Those of us in the autism community know how this common statement ends: “If you know one person with autism, you know one person with autism.” This refers to the fact that the autism spectrum disorder is indeed a giant spectrum– infinite, actually. So while there are many traits in common for people with autism, there is also so much variety that it’s impossible to write a character that will depict a portrayal of autism that will resonate with everyone.
In my YA novel Me and the Mirror Girl, main character Lily has a younger brother, Josh, who has Asperger’s syndrome. Josh is modeled after my own son, the Teenager who is currently being treated for OCD and anxiety in kids with autism. Even during the course of writing the book, the portrayal of Josh has changed as my son has changed. Josh doesn’t have OCD– Teenager didn’t, either, until recently. Because autism is super fun like that– quite unpredictable in its manifestations.
Sure, he’s always had a few tics, struggled with anxiety, been uncomfortable with uncertainty, and needed order and structure. These are traits common to many kids (and adults with autism).But starting in the middle of seventh grade, compulsions and anxiety took over in a whole new way, and the autism comes into play mainly in the way he responds (or doesn’t) to traditional treatments.
When life is tough, like it is for Josh and Lily in the book after their father abandons their family, all of the anxiety and “autistic traits,” to whatever small extent these even exist, ramped up. Way up. And things always get tough, in books and in real life, right?
So my point: it’s really difficult to write believable characters with autism. Here are a few books that I think, for various reasons, do it quite well:
Francisco X. Stork’s Marcelo in the Real World, which is also one of my all time favorite young adult novels, is the story of high schooler Marcelo who is forced (by his father, who would really prefer him to be “normal,” a word I usually take issue with but is so important to this story and to pretty much every book I can think of that deals with any kind of disability or neuro-atypical character) to leave his comfortable special needs school and spend the summer working in his father’s law firm.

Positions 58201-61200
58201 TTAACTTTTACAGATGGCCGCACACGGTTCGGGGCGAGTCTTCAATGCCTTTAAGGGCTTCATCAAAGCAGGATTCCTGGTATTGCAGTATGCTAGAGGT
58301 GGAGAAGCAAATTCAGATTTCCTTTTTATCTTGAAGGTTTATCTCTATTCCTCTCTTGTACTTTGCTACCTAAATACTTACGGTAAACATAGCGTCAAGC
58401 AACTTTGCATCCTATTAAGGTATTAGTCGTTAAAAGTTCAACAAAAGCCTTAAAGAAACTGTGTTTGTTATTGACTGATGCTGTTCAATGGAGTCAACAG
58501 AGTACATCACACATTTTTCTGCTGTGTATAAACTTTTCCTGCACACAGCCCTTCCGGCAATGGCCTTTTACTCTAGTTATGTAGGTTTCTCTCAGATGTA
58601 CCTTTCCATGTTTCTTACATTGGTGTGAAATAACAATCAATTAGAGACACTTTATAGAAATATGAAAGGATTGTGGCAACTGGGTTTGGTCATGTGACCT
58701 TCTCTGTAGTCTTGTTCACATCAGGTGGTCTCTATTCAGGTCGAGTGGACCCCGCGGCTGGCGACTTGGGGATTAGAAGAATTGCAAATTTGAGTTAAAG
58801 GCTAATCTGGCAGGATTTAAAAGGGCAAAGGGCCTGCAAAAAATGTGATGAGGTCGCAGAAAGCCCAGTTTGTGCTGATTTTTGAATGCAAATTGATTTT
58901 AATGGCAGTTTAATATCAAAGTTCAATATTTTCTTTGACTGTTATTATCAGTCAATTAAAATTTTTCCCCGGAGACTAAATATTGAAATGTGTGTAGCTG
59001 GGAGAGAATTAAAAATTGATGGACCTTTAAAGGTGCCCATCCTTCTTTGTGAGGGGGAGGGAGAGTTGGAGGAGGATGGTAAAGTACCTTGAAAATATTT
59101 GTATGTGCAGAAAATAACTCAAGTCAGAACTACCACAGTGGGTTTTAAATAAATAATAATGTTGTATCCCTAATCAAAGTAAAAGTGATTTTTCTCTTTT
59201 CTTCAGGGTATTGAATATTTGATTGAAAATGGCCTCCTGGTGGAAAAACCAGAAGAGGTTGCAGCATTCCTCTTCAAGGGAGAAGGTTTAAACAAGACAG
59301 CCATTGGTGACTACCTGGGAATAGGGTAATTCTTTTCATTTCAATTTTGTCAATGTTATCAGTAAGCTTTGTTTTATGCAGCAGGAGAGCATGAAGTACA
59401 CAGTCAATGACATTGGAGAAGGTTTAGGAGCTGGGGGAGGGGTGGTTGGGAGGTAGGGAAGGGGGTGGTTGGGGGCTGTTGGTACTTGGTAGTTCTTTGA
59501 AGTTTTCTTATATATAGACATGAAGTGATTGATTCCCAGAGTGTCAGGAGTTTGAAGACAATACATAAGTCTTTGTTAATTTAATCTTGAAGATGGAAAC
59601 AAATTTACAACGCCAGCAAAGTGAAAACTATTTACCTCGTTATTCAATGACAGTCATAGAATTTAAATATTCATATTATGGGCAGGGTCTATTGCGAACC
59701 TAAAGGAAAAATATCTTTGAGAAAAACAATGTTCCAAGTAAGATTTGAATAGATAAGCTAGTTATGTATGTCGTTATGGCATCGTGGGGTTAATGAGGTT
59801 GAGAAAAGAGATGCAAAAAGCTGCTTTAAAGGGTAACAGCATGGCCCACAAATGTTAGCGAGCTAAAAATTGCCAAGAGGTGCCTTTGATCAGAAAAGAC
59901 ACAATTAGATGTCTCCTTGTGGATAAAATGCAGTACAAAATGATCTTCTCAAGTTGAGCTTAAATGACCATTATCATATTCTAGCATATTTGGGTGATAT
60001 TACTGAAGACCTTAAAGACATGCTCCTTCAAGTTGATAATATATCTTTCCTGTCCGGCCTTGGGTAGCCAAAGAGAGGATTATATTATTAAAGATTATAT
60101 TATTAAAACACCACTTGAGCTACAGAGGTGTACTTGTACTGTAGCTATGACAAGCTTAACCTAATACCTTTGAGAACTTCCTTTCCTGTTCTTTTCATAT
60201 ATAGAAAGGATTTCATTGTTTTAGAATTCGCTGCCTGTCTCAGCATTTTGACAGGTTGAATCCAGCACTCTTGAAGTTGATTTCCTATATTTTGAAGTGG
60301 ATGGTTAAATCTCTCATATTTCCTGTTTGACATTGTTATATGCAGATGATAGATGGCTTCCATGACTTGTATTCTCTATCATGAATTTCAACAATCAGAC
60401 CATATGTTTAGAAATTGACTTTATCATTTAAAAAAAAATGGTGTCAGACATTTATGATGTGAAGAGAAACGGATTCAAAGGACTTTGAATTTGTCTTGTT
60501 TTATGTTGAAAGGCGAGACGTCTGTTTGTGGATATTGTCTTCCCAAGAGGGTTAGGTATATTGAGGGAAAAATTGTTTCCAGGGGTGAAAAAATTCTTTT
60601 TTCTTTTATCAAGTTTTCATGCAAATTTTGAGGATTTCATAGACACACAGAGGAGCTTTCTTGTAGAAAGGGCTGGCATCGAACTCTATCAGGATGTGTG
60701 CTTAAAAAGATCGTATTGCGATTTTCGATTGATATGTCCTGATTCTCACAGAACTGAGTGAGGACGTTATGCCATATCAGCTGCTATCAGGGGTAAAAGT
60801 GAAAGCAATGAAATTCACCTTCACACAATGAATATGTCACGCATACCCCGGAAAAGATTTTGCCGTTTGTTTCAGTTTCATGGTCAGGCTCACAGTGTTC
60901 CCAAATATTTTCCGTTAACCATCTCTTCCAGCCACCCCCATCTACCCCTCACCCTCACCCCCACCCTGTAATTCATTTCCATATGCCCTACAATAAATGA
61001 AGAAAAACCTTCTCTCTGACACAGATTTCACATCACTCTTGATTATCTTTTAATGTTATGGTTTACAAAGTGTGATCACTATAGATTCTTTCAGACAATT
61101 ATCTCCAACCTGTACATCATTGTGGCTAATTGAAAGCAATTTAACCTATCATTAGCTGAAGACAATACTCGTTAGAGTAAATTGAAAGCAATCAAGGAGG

Besides just being a great story about family, relationships, moral questions and loyalty, and first love, Marcelo’s straight-forward character is an exceptionally rounded portrayal of a person with Asperger’s Syndrome. He is also incredibly self-aware, though easily duped (for awhile, at least) by the office bad boy who tries to take advantage of him and his friend/love interest. Most importantly, Stork works hard to avoid the usual pitfalls of disability tropes (like the disabled character having some kind of magical “superpower” or being sacrificed for the sake of an abled character. For more about disability tropes, see, for starters, this great discussion from the blog Disability in KidLit) There’s a lot more to say about this book— but just read it. It’s awesome. It also features a POC with autism — a rarity.
A recent YA I read and LOVED was Claire LaZebnik’s Things I Should Have Known. The autistic character in this book, Ivy, is not the main character, but she’s still the star.Her sister Chloe narrates as she tries to set up Ivy with another autistic boy, and fails to see all kinds of things about who her sister is. It’s a spoiler (but not really, because it’s obvious to the reader WAY before it’s clear to Chloe, which, by the way, is part of what makes the depiction of the title on the cover so darn clever), is that Chloe isn’t at all attracted to Ethan– she’s way more interested in her female friend, and it’s IVY who finally tells her well-meaning, clueless sister that she thinks she is gay. It’s AWESOME. Things I Should Have Known is the first book I’ve encountered featuring an autistic character who isn’t heterosexual, which is groundbreaking on so many levels. Many, many people with autism are neither heterosexual nor gender conforming (perhaps, in part, because gender is a social construct and persons with autism are unaware of many unwritten social rules). My favorite line of the book is when Chloe tells her mother that she could be supportive “maybe if you didn’t make everything so heteronormative,” to which her mother responds with a clueless stare. I also love the way that despite the fact that Chloe is the narrator, Ivy takes control of the narrative. It gives her a voice and a power that we don’t always see in autistic characters. Go, Claire Lazebnik. I can’t wait for your next book!
I have many more amazing books featuring autistic characters to rave about, particularly middle grade titles . Stay tuned…